“Event-driven” securities litigation is on the rise, with directors and officers seeing class action lawsuits over how their organizations have addressed COVID-19, racial and social justice issues, and climate change. And D&O underwriters are paying closer attention, too.
The underwriting process may give organizations guidance on how to avoid lawsuits over environmental, social, and governance (ESG) issues, according to Heather Fong-Quade, regional head of product development, North America, for Allianz Global Corporate & Specialty (AGCS). D&O underwriters need to know If organizations are having the right conversations internally on diversity and inclusion, for example.
“We’ll look and see what they’ve signed on to,” Fong-Quade said. “What are your values? What’s your data on the diversity within your organizations? Have you hired a chief diversity officer? That’s the first question and it can segue into others. It’s becoming more of a conversation and less, ‘here’s your application’ and you’re done.”
If an organization frames itself as a “socially aware, cognizant company” in its public statements, those statements need to be carried out throughout the organization. More and more, businesses have been called out for supporting Black Lives Matter on social media, committing to gender equality, or celebrating Pride Month while having poor track records on diversity and inclusion. Much like the public, underwriters are Googling prospective insureds more to see if organizations represent the type of values they want to support.
“We’re looking at the type of image the insured is trying to present,” Fong-Quade said. “That’s what is happening and what has to happen. We have to look at companies as a whole. We need to be aware of what’s happening throughout the entire company.”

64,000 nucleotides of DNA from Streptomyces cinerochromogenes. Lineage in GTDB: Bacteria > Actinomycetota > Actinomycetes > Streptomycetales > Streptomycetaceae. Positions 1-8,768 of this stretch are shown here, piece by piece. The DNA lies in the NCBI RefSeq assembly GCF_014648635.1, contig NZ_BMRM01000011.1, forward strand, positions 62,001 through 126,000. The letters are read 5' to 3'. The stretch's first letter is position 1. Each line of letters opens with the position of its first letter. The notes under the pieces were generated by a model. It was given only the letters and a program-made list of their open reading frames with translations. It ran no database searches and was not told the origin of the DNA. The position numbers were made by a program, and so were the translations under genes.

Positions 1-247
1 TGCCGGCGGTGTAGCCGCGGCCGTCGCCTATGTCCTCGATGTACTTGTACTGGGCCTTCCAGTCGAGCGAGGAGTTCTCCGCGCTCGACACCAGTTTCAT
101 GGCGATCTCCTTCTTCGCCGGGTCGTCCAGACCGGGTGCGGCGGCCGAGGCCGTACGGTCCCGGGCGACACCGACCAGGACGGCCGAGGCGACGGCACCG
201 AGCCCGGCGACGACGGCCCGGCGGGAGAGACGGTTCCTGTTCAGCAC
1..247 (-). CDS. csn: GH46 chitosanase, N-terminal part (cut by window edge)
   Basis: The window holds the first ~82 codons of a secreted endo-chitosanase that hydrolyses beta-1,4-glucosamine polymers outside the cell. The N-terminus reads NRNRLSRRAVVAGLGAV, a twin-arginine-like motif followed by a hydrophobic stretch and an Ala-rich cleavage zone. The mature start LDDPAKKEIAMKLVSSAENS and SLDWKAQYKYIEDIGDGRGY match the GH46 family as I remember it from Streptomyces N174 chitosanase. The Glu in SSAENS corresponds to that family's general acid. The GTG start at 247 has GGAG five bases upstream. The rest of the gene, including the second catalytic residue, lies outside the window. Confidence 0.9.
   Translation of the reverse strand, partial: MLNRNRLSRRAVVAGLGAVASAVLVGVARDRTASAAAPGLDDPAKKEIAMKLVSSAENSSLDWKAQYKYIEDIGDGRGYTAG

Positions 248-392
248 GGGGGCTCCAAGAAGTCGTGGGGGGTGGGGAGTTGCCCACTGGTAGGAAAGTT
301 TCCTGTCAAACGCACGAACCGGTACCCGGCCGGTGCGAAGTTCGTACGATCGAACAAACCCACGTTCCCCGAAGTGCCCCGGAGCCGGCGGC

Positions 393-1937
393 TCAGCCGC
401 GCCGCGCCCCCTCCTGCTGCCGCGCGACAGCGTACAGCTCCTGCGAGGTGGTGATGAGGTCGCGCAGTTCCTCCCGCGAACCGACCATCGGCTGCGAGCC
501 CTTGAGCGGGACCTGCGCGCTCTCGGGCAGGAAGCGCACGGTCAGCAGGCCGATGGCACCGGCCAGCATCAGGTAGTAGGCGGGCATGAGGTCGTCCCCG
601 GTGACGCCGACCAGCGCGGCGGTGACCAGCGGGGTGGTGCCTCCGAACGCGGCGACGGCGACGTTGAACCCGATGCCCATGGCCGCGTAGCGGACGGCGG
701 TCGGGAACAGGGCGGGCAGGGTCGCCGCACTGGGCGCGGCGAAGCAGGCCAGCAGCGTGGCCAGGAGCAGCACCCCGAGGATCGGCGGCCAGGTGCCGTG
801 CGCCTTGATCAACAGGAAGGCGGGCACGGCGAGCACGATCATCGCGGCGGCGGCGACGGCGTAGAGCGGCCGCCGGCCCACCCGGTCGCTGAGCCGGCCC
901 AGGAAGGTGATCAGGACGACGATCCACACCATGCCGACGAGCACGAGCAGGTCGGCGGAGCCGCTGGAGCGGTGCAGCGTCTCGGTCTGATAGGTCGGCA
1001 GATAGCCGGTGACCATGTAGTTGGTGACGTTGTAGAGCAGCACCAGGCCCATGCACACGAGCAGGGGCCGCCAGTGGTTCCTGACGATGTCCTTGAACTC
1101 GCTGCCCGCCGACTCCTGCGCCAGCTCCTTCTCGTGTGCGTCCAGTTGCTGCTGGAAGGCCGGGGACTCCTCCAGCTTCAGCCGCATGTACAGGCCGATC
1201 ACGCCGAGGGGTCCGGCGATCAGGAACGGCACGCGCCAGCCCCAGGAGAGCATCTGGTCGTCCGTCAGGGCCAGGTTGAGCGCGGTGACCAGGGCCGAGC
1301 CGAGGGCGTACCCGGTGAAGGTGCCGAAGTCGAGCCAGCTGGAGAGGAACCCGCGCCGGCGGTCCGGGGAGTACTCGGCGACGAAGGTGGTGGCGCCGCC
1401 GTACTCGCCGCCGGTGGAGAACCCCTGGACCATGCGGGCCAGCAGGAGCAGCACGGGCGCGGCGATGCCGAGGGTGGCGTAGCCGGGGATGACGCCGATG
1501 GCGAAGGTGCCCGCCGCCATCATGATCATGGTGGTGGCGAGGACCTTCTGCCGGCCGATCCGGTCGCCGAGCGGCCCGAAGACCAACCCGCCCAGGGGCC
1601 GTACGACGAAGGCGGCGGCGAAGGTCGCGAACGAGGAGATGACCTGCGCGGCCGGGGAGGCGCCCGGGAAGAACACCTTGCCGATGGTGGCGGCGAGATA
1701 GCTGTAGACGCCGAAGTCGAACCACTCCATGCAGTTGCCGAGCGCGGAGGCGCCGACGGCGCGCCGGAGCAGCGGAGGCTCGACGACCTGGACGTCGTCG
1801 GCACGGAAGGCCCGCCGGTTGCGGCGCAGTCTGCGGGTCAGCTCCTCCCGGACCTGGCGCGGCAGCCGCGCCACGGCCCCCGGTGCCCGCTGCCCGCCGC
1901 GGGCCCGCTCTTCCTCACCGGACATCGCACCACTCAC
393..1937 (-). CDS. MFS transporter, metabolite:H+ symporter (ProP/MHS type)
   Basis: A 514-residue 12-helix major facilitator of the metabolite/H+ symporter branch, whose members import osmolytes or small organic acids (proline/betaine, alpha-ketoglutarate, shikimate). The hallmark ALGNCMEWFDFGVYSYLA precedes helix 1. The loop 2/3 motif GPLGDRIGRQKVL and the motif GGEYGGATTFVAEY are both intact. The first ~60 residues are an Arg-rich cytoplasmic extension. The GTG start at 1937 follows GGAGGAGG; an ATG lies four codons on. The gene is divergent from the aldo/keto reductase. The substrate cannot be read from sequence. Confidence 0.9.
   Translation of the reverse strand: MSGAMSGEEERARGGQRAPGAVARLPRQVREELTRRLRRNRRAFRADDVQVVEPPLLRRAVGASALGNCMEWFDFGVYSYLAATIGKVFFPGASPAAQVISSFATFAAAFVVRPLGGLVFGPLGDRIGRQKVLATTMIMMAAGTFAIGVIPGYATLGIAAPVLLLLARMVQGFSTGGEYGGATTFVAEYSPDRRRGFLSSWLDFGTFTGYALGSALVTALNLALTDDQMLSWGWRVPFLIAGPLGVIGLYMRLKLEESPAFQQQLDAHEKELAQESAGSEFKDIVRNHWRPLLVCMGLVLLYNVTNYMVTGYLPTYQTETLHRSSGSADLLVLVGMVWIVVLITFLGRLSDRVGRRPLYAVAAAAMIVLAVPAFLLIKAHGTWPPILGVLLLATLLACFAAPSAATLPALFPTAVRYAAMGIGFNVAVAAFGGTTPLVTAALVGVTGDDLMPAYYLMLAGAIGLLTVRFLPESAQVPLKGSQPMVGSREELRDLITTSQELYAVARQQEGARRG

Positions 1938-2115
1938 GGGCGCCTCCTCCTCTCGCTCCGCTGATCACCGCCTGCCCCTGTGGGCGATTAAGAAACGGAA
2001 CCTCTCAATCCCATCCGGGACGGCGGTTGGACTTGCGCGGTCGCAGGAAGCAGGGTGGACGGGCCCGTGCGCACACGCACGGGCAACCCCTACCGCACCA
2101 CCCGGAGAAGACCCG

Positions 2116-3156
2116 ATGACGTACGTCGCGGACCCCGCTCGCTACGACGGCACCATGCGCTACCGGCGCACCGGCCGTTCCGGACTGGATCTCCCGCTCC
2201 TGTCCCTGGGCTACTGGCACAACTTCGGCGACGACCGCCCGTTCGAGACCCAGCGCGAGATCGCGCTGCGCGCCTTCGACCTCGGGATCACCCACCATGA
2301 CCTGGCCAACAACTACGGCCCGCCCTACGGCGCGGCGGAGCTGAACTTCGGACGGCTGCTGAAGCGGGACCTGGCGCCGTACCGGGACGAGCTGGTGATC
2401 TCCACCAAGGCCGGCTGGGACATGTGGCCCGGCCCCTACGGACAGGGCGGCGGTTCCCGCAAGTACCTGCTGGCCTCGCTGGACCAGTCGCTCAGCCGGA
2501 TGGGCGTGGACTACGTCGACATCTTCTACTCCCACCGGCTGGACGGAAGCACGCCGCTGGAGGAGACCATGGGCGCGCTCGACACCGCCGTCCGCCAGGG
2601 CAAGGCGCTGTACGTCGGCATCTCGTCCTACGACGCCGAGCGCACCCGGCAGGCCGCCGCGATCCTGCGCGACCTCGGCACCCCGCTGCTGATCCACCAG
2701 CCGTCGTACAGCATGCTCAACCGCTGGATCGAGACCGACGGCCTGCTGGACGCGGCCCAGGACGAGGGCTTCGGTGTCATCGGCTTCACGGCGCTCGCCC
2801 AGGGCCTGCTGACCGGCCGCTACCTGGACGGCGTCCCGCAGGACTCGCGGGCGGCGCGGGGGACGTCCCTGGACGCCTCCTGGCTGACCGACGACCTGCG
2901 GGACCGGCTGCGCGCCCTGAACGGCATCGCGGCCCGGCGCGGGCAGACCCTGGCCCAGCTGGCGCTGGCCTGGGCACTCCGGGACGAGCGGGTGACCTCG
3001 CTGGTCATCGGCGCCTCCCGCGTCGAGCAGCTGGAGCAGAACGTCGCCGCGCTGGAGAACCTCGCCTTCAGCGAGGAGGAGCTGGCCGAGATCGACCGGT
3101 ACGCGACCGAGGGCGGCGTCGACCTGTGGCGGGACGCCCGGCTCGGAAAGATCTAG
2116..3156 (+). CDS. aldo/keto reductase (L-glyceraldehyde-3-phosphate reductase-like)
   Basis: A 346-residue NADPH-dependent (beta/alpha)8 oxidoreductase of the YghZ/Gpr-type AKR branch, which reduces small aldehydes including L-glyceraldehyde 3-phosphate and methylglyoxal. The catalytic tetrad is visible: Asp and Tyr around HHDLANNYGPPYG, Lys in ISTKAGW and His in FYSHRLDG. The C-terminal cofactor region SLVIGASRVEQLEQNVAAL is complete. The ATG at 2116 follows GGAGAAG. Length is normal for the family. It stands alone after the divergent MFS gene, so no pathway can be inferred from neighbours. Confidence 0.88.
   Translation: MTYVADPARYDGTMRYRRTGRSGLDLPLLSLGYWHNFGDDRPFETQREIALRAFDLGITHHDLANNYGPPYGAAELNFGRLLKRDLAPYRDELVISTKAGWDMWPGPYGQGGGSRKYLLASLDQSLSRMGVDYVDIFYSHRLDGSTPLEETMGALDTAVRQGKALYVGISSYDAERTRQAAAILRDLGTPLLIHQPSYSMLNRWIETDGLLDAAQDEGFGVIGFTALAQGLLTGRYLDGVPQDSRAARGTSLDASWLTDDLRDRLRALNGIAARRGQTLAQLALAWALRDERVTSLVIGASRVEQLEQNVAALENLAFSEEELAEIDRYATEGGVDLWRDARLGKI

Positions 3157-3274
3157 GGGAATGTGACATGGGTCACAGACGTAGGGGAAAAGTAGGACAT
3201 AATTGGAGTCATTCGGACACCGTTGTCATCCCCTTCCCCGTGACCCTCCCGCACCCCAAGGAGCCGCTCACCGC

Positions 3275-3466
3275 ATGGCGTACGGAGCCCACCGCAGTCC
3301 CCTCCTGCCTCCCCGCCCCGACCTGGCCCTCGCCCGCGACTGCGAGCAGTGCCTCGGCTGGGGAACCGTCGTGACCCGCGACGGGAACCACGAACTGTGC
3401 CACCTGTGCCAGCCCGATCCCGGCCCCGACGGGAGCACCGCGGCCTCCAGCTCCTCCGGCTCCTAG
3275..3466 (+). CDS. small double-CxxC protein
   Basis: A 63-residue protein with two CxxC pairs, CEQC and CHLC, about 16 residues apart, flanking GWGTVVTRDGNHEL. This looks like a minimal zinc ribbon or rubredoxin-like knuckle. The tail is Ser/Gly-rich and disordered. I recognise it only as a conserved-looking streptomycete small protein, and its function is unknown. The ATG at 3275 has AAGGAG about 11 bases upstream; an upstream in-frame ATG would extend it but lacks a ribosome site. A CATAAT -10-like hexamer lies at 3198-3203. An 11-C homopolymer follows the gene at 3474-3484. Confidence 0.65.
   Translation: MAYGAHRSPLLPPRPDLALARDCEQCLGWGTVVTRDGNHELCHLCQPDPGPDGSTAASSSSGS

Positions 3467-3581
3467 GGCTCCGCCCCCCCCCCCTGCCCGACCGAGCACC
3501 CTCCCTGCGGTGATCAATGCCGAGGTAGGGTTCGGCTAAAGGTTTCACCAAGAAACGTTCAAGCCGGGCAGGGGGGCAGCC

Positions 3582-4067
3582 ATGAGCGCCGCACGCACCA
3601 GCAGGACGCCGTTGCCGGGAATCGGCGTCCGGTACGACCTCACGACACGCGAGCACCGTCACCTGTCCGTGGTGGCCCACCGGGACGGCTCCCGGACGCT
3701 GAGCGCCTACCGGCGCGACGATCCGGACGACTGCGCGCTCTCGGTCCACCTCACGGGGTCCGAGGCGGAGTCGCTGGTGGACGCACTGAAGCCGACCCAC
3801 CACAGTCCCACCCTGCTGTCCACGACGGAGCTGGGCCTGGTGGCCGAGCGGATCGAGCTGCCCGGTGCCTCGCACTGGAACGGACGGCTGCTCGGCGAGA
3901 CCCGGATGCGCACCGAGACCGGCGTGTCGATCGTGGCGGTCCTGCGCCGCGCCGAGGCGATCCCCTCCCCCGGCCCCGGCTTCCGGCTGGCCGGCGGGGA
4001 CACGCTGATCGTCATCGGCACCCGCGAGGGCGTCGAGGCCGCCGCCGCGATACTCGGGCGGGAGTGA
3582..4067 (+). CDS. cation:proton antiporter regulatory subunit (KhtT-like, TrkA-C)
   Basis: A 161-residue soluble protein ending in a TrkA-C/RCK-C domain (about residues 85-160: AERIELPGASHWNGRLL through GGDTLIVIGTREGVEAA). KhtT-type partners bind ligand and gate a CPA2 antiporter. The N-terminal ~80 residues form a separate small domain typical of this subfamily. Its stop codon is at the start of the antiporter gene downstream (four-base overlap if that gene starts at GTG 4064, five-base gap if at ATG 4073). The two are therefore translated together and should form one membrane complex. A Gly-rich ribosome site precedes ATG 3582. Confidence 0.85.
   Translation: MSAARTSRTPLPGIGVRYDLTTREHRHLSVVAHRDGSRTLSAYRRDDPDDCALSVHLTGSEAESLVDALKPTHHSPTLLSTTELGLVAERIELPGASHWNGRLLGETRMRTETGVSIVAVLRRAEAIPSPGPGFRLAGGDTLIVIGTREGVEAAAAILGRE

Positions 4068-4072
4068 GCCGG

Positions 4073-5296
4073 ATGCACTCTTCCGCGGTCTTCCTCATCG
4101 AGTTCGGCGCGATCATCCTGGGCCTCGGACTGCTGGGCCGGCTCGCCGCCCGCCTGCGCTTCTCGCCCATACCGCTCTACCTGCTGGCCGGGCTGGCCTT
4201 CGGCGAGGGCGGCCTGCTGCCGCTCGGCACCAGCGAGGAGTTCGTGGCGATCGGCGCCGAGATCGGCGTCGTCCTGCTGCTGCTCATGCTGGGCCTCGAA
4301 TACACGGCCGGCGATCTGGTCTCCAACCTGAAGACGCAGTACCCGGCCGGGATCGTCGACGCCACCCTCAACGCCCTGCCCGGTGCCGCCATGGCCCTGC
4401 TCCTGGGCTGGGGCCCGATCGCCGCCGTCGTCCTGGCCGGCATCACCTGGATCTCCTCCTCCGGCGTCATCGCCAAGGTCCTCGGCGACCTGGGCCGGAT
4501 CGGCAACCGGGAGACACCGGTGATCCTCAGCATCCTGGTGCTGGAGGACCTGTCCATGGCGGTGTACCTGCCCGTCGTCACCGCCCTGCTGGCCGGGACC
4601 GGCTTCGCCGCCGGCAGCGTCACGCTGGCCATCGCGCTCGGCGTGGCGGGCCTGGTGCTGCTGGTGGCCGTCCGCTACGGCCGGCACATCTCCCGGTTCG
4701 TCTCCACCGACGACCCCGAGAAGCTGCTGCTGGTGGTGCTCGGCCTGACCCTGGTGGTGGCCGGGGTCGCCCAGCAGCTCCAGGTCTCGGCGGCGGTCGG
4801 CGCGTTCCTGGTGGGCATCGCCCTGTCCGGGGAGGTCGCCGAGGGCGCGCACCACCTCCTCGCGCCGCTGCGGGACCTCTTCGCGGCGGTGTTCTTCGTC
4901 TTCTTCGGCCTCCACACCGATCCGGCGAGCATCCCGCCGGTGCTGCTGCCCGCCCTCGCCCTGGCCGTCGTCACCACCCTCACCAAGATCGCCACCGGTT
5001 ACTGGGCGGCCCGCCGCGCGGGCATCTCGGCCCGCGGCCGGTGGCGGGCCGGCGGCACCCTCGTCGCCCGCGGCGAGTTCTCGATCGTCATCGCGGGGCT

Companies now need to be more thoughtful about how they approach ESG issues, and that could be a positive development.
“We are achieving the aims of the social justice movement,” Fong-Quade told Advisen. “They are having these conversations at the C-suite level.”
These changes make it more essential than ever to craft effective D&O programs,” Fong-Quade said. In response to the litigation developments, directors and officers and their firms have focused on ensuring they have adequate insurance protection for non-indemnifiable, or Side A coverage.
“We’re seeing more insureds change their programs,” Fong-Quade said. Some of that change reflects the heightened risk of directors and officers being sued for not only social issues but bankruptcy risk. The shift may also be due to price. Side A towers have historically been less expensive, prompting some organizations to cut back on entity coverage. Fong-Quade added that AGCS has seen a “return to coinsurance that we haven’t seen in the past.”
While D&O capacity is not likely to tighten further, carriers will be more stringent about limit-deployment, seeking higher attachment points on towers. Buyers should expect to take higher retention on securities claims and could see some sub-limits on excessive-fee litigation, another area of rising risk.
Whether D&O rates will continue to rise remains to be seen, at least for the next year, given the pandemic and the ongoing economic crisis, according to Fong-Quade.
“It’s unclear if we’ve reached rate adequacy,” Fong-Quade said. “Carriers are getting a better sense of how to underwrite those first-wave risks. At renewal and inception, we’re looking at what’s happening right now and that’s different from the past when we’d be looking at historical losses.”
Securities claims were down in 2020, but they remain high. And while the first eight months of the pandemic offered some insight, insurers are still trying to determine long-term impact.
“All we can say is that we see this next year going forward as a harder market,” Fong-Quade said.
Did you know that Conservation United has access to 45+ different D&O/EPL carriers? If your organization is facing challenges with rising Directors & Officers premiums, contact Conservation United toll-free, 855-570-2797.